Power the Migration

MONARCH BUTTERFLIES undertake an incredible multigenerational migration from Mexico to the northern U.S. and Canada and back again. But their numbers have plummeted. The good news is that the right plants can make a difference.

Texans can power the migration by taking any one of these three steps:

  • Planting or protecting native milkweeds.
  • Planting or protecting nectar-rich wildflowers that bloom in spring.
  • Planting or protecting nectar-rich wildflowers that bloom in fall.

The plants that we present below are widely distributed across the “Texas funnel,” which is the primary migratory flyway in the spring and fall for monarchs. These plants should be relatively easy to find at your local nursery. If not, ask the nursery to stock them!

1. Plant and Protect These Three Texas Milkweeds

These three milkweeds provide the most protection for monarchs (in the form of cardenolides) and are the most commonly found throughout the Texas flyway.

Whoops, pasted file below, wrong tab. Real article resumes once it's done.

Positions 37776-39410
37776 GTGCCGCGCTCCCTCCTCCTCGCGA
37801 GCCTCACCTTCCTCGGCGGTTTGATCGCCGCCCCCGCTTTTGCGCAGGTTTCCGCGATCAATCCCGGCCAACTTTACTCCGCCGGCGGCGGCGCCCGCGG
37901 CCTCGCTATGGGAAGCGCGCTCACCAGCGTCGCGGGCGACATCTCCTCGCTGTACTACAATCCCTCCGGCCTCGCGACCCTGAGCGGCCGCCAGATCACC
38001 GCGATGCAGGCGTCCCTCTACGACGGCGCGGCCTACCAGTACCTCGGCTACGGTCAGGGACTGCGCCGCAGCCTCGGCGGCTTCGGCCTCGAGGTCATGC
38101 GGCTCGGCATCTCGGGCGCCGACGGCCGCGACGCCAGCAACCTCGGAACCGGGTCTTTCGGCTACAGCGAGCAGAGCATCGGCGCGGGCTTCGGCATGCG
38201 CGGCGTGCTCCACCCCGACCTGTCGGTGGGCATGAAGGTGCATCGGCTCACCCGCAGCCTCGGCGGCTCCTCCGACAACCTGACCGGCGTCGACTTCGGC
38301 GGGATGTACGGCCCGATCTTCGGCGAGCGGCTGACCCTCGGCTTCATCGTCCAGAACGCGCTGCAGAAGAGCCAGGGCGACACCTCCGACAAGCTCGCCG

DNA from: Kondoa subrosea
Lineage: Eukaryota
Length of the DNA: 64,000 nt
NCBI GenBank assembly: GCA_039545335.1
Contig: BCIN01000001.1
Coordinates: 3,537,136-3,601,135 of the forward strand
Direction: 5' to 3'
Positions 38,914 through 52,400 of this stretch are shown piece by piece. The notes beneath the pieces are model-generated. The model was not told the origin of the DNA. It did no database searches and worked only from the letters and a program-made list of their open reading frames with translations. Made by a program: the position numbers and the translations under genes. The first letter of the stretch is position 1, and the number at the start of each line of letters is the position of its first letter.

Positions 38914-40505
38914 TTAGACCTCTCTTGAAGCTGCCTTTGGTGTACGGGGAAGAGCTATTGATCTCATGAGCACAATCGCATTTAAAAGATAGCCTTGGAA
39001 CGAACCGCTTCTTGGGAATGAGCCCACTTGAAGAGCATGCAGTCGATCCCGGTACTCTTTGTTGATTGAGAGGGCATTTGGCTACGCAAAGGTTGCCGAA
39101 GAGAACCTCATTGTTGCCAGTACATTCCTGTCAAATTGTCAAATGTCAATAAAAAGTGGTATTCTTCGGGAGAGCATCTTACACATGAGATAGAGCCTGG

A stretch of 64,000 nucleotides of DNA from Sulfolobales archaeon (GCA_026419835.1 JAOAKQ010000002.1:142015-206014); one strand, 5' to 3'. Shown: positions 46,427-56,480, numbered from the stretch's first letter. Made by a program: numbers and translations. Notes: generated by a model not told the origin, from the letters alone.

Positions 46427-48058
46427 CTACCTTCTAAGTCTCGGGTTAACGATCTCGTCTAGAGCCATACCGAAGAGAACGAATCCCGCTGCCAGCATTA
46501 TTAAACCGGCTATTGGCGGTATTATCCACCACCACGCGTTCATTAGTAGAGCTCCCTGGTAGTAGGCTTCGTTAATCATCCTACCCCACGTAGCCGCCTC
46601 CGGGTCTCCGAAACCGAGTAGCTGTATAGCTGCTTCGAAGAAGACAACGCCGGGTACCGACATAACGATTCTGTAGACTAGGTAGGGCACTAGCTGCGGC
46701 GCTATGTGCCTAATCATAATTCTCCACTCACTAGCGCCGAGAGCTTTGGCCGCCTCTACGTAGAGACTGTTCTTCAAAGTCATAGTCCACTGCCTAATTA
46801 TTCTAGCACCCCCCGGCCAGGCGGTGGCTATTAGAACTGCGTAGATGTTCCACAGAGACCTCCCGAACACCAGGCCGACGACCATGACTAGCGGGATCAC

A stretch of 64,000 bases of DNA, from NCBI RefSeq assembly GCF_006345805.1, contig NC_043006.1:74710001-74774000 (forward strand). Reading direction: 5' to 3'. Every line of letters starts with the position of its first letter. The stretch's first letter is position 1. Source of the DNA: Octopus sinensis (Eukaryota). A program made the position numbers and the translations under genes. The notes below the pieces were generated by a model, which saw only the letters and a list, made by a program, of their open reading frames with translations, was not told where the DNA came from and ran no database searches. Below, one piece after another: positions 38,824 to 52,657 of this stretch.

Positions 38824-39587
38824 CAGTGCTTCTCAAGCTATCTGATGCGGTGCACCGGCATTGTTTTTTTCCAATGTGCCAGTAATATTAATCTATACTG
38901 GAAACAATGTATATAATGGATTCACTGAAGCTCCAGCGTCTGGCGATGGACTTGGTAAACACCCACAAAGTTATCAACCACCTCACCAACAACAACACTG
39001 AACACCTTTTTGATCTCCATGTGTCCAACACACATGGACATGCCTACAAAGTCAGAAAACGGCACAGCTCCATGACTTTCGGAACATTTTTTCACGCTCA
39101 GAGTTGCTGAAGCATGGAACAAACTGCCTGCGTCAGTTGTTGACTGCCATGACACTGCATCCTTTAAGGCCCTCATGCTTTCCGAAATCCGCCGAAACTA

Antelope horns

Antelope horns

Asclepias asperula
Zizotes milkweed

Zizotes milkweed

Asclepias oenotheroides
Green antelopehorn

Green antelopehorn

Asclepias viridis

2. Plant and Protect These Five Spring Nectar Plants

These five widespread Texas natives offer abundant nectar for monarchs flying north in the spring. Learn why this is important. They are easy to grow, will look great in a planned landscape and are relatively easy to find at nurseries and through seed sources.

Prairie verbena

Prairie verbena

Glandularia bipinnatifida
Purple coneflower

Purple coneflower

Echinacea pupurea
Texas lantana

Texas lantana

Lantana urticoides
Black-eyed Susan

Black-eyed Susan

Rudbeckia hirta
Mealy blue sage

Mealy blue sage

Salvia farinacea

3. Plant and Protect These Five Fall Nectar Plants

These five widespread Texas natives offer abundant nectar for monarchs flying south to Mexico in the fall. Learn why this is important. They are easy to grow, will look great in a planned landscape and are relatively easy to find at nurseries and through seed sources.

Gregg's mistflower

Gregg's mistflower

Conoclinium greggii
Shrubby boneset

Shrubby boneset

Ageratina havanensis
Gregg's mistflower

Maximilian sunflower

Helianthus maximiliani
Fall aster

Fall aster

Symphyotrichum oblongifolium
Frostweed

Frostweed

Verbesina virginica

It Takes a Landscape

Think like a Texan and look at the big picture when it comes to supporting monarchs.